More Than a Historic Decision: John F. Kennedy and the Race to the Moon, by John M. Logsdon

More Than a Historic Decision: John F. Kennedy and the Race to the Moon, by John M. Logsdon

It seemed only fitting that at last Friday’s presentation of a book dedicated to all of his students – past and present – it would be a former student, NASA Deputy Administrator Lori Garver, who would set the stage for Dr. John Logsdon’s latest publication: John F. Kennedy and the Race to the Moon. Garver, who was Logsdon’s student at the George Washington University before he founded the Space Policy Institute in 1987, said it was that experience that really started her career in space and without it “I would not be in the position I am now.”

She recalled the discussion back in 1998 that led the NASA History Office, with her backing as the Associate Administrator for Policy and Plans and that of NASA Administrator Dan Goldin, to provide the initial support for what became the book presented Friday night. “NASA rewrites textbooks,” she said, and the continuation of Logsdon’s research – which began in 1970 with publication of his seminal book on the birth of the Apollo Program, The Decision to go to the Moon – was an opportunity to do just that.

Dr. Logsdon’s new book addresses three questions: why did the United States decide to go to the Moon, what did President John F. Kennedy do to make it happen, and what was the relevance of the event to today’s situation. The first of these was the focus of the 1970 book, but as the preface to the new book recounts, Logsdon later realized that there was something missing. His desire to complete a more comprehensive study of President Kennedy and the space program was born out of the realization that he had not included the importance of Kennedy’s leadership through his assassination in 1963 “that generated the political will needed to mobilize the financial and human resources which made the lunar landing program possible.” Logsdon wanted the opportunity to showcase how the decision to go to the Moon was much more than just a decision.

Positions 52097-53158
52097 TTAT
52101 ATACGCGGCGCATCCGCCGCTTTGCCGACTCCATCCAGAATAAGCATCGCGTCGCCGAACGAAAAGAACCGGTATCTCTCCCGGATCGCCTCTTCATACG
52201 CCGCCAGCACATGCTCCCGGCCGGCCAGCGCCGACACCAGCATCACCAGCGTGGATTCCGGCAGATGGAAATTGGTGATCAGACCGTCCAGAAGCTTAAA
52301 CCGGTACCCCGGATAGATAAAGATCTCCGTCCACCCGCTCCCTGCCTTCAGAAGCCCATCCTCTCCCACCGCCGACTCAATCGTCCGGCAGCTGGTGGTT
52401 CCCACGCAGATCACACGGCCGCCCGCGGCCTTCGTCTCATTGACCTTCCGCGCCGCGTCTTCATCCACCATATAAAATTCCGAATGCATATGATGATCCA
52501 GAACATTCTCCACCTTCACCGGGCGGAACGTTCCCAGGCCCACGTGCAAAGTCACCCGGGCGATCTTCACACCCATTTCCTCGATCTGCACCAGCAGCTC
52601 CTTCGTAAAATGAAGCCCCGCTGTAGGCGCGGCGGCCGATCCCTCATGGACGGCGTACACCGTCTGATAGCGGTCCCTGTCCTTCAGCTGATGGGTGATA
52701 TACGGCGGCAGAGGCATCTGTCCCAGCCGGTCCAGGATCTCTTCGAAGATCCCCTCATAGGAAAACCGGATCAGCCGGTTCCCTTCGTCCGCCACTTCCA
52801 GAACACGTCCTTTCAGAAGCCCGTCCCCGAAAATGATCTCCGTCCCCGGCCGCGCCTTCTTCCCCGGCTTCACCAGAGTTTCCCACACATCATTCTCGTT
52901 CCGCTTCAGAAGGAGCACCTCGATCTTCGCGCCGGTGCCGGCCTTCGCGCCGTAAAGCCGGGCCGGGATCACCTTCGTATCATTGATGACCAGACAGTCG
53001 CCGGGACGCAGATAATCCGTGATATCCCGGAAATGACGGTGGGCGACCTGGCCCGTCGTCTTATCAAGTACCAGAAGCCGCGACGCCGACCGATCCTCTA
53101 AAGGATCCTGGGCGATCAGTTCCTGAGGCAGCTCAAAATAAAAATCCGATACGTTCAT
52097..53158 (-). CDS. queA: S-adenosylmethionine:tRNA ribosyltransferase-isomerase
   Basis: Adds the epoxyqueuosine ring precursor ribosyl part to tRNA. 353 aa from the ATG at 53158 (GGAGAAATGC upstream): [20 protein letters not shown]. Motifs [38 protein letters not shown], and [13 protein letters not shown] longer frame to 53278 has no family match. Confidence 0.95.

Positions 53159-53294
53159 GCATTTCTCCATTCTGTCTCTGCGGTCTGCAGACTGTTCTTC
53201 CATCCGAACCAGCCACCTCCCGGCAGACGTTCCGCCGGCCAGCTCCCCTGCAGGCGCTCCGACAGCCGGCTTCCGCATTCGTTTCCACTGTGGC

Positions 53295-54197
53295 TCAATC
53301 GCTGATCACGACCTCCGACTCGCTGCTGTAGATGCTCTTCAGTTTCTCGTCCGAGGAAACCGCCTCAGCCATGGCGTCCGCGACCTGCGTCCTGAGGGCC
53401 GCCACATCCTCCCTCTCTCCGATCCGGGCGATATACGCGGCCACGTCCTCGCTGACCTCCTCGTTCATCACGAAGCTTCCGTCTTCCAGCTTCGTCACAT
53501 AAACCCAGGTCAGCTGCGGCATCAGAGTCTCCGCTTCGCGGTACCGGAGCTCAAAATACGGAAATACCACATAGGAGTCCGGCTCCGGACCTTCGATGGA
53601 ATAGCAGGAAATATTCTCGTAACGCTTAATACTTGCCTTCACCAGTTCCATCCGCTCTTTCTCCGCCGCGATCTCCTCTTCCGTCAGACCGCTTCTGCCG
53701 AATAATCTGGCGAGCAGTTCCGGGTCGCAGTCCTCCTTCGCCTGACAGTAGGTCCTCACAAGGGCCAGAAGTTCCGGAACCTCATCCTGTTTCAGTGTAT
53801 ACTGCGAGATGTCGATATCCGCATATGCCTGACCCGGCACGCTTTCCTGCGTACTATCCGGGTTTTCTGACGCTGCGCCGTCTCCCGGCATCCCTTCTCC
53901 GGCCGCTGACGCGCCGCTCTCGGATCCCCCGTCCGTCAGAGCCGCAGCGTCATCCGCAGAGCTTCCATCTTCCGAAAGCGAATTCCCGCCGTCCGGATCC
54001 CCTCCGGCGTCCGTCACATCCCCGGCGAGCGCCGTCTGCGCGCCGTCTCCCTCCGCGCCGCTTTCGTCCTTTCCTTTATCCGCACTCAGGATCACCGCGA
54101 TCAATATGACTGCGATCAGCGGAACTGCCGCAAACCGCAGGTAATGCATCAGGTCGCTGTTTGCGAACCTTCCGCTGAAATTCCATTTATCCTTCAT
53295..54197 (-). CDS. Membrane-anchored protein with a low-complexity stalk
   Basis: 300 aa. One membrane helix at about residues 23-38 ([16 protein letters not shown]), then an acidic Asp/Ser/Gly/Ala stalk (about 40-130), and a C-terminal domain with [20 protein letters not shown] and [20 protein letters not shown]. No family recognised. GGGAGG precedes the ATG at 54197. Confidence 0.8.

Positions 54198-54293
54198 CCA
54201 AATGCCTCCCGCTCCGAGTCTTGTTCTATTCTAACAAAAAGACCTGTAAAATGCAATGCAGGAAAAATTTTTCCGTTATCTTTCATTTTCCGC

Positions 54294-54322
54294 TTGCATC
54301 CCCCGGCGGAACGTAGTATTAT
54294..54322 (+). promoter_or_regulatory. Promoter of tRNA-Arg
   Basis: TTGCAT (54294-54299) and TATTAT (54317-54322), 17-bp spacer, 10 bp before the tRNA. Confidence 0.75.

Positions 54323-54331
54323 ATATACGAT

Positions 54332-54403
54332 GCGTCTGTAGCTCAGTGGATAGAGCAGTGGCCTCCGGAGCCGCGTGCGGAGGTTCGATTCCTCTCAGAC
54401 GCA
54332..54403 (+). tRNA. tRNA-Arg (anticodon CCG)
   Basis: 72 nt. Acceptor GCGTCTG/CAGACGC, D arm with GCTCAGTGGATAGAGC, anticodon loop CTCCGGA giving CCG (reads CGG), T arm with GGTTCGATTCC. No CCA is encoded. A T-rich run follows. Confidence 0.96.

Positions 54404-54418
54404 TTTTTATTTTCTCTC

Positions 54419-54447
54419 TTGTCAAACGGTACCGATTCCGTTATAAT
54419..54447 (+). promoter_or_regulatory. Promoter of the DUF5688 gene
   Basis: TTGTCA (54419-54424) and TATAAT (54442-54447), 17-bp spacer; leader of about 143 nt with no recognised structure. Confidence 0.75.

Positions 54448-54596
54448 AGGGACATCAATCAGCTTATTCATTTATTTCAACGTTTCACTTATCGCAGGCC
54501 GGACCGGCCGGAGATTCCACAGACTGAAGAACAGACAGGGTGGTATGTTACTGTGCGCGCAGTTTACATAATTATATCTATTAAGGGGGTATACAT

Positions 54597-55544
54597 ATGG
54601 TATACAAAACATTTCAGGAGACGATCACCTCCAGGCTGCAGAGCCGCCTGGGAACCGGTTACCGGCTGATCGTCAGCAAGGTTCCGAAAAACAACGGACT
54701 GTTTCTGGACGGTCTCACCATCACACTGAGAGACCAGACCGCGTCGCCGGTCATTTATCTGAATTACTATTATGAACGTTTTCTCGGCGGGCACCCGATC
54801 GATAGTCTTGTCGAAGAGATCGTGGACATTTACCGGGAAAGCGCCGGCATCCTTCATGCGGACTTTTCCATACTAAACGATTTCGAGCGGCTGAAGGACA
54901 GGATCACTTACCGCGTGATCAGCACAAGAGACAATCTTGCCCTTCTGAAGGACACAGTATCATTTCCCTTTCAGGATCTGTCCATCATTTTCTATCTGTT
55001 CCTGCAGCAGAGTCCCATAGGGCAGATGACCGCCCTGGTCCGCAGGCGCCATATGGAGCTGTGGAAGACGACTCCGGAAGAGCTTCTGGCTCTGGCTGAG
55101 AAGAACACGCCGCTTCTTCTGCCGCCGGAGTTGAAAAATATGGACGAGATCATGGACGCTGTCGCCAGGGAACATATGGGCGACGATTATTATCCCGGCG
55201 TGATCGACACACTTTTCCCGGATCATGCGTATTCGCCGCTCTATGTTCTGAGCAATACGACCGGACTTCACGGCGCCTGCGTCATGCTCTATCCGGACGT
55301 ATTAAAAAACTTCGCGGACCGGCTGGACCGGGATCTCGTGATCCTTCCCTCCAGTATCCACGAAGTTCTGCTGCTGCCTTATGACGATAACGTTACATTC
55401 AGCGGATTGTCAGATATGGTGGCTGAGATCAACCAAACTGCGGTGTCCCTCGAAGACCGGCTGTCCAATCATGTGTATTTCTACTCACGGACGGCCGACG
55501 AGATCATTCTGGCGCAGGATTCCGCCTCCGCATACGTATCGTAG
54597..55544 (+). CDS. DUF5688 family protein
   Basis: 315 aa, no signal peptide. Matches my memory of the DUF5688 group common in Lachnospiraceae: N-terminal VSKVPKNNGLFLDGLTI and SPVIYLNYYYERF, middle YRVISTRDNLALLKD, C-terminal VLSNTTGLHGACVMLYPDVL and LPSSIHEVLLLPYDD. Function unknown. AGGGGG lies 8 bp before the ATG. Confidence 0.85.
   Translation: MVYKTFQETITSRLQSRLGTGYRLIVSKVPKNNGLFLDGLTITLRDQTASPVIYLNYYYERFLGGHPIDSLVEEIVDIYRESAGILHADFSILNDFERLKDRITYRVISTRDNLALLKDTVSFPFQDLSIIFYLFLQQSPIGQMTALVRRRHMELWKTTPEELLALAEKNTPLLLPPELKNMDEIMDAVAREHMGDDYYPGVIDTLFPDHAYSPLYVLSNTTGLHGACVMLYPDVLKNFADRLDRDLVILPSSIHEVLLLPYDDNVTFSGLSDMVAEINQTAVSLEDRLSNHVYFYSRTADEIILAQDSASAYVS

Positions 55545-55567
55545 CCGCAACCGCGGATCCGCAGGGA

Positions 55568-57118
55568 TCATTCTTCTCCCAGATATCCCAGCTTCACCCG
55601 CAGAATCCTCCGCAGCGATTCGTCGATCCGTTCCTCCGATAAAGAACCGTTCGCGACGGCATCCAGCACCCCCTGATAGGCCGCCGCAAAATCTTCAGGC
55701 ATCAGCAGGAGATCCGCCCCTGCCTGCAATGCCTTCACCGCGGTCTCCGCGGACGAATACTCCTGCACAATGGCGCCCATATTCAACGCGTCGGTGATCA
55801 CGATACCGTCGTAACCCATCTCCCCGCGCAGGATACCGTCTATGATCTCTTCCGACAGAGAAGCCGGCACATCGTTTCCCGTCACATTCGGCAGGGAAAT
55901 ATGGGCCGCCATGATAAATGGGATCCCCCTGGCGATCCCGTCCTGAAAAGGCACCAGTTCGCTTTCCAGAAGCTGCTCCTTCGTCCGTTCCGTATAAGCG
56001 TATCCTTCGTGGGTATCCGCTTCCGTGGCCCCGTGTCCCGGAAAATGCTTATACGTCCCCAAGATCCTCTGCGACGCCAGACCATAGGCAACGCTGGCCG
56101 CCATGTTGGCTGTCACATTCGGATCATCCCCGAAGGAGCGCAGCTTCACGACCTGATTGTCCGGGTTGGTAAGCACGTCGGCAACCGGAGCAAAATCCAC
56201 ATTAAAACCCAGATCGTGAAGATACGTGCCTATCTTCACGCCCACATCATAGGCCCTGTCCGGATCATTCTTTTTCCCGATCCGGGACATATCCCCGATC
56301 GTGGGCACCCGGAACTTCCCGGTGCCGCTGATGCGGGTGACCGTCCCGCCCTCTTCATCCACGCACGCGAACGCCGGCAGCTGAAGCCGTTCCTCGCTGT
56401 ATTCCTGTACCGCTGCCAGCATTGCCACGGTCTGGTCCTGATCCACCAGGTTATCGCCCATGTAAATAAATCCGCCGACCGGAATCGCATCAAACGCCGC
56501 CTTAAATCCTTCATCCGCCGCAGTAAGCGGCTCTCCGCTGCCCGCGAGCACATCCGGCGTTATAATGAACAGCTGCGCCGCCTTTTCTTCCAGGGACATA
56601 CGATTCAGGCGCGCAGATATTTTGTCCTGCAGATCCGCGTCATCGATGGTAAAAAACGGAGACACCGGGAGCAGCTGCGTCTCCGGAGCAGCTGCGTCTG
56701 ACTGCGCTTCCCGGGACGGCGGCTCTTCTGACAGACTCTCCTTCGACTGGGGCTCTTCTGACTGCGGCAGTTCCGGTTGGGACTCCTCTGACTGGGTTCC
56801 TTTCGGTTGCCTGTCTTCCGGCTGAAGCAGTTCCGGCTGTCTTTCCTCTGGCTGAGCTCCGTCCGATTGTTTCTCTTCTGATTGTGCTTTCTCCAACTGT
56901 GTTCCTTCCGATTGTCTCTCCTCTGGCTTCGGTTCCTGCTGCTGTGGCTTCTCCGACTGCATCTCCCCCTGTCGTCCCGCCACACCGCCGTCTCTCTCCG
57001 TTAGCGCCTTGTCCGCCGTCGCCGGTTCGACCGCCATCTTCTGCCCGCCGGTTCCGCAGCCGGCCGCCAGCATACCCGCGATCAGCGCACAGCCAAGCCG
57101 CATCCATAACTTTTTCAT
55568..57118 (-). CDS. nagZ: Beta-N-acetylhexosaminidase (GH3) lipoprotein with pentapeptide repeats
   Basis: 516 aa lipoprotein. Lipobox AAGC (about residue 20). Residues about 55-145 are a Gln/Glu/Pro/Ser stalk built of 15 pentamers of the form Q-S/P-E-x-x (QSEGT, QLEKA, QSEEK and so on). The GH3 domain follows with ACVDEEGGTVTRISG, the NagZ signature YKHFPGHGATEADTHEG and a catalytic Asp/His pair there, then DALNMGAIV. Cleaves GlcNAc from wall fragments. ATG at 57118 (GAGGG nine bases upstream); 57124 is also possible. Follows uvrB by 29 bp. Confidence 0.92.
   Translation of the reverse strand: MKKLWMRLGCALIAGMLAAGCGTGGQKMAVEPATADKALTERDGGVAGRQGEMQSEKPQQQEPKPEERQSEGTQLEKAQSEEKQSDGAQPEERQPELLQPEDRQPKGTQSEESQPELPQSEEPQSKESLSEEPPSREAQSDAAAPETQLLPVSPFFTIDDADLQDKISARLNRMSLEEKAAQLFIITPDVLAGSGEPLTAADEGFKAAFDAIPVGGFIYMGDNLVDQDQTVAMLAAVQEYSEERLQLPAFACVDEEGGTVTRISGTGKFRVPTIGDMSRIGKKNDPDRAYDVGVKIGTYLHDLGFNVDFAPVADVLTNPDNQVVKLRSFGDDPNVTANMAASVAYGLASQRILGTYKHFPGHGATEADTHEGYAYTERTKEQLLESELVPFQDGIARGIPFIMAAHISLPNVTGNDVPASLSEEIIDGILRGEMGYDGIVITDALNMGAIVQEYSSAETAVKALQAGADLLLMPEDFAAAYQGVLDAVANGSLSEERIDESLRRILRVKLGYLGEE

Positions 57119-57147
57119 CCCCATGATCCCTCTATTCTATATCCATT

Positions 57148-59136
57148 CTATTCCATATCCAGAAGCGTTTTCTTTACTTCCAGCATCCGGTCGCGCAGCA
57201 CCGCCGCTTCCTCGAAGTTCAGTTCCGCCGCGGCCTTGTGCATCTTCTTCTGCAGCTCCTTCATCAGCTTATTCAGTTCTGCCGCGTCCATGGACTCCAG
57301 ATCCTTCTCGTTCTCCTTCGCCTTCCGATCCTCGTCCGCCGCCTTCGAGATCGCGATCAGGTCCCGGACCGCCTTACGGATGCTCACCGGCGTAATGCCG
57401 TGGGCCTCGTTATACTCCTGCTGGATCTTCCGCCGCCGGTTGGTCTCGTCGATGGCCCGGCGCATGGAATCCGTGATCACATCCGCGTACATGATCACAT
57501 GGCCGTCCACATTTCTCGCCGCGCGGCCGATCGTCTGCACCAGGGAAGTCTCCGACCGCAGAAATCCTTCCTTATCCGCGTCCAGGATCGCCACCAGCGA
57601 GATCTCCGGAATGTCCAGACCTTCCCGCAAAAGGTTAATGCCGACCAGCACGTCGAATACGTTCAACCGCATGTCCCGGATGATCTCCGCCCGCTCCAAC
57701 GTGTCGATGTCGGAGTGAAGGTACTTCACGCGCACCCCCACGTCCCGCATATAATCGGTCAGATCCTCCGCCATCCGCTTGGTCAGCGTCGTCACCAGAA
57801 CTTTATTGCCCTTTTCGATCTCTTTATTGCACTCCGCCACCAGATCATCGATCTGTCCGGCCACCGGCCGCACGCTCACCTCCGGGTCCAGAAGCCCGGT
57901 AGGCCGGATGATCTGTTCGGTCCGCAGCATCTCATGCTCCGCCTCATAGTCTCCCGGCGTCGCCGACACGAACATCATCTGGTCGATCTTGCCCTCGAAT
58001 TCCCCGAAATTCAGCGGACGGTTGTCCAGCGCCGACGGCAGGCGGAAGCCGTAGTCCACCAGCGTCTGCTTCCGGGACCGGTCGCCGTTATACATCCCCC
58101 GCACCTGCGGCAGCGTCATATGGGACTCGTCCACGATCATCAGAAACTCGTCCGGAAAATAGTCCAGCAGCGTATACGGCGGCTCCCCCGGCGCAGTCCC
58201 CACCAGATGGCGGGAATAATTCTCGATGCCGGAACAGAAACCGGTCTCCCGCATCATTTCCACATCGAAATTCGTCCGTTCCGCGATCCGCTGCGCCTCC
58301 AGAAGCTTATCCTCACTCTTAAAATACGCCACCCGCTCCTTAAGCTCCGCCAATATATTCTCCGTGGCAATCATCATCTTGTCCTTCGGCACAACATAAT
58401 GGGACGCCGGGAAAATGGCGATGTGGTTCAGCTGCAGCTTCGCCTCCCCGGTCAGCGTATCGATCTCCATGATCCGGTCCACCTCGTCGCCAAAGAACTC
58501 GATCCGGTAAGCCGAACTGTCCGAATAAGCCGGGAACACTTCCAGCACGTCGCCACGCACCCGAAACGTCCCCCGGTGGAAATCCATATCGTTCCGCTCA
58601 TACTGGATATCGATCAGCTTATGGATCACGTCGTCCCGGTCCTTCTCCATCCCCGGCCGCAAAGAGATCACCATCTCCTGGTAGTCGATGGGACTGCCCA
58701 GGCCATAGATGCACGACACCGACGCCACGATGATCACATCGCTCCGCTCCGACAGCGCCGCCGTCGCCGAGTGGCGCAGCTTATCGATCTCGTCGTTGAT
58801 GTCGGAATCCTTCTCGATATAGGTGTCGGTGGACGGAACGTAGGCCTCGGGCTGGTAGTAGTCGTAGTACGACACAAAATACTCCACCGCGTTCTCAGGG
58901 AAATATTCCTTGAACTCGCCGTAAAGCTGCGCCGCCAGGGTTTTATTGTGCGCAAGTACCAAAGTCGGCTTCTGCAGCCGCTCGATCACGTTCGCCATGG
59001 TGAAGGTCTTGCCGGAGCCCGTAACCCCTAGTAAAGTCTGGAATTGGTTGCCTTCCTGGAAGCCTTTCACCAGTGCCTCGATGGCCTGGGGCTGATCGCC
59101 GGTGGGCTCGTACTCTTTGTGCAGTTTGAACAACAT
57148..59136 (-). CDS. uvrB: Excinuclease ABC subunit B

“Presidents have to make decisions and stick with them,” Logsdon said, and exposed the audience to several occasions when Kennedy worded the importance of keeping that commitment to a program that was much more difficult and expensive than is often remembered. When compared to the 1961 NASA budget, the 1962 budget saw an 89% increase, and the 1963 budget increased 101% over that. To put that in context, the Apollo program would cost $151 billion in 2010 dollars, compared to the $8.1 billion that took to build the Panama Canal or the $128 billion involved in building the Interstate Highway System. It was “the largest peacetime mobilization of resources” in the history of the country, Logsdon said, and it is a mistaken assumption to think that back then maintaining that level of support was any easier than today. Even during the 1961 speech, in the sections that are often overlooked, Kennedy spoke with conviction about the magnitude of the effort required. “Presidents don’t talk that way very much anymore,” commented Logsdon.

As Garver said, Logsdon’s account will, in a sense, rewrite textbooks. In it he illuminates another interesting fact that is often overlooked (or forgotten) by those involved in space activities when remembering the events — that for President Kennedy competition with the Soviet Union was the second option. During his January 1961 inaugural address, as Kennedy spoke about nations “who would make themselves our adversary,” he said “together, let us explore the stars,” one of the tell-tale signs of Kennedy’s interest in space cooperation. Logsdon recounted how Kennedy raised the possibility of space cooperation with Soviet Premier Nikita Khrushchev in their one and only meeting in June 1961. Khrushchev declined, but Kennedy made the offer again during a speech at the United Nations just two months before his assassination.

What would have happened if Kennedy had lived and Khrushchev agreed to cooperate, Logsdon wonders. “But [you] can’t rerun history or run it differently,” he said. At the very least Logsdon’s new book will enable readers to put the Apollo program and Kennedy’s role in its beginnings in context, and perhaps understand that history better.

John F. Kennedy and the Race to the Moon is published by Palgrave Macmillan and is part of the Palgrave Studies in the History of Science and Technology.

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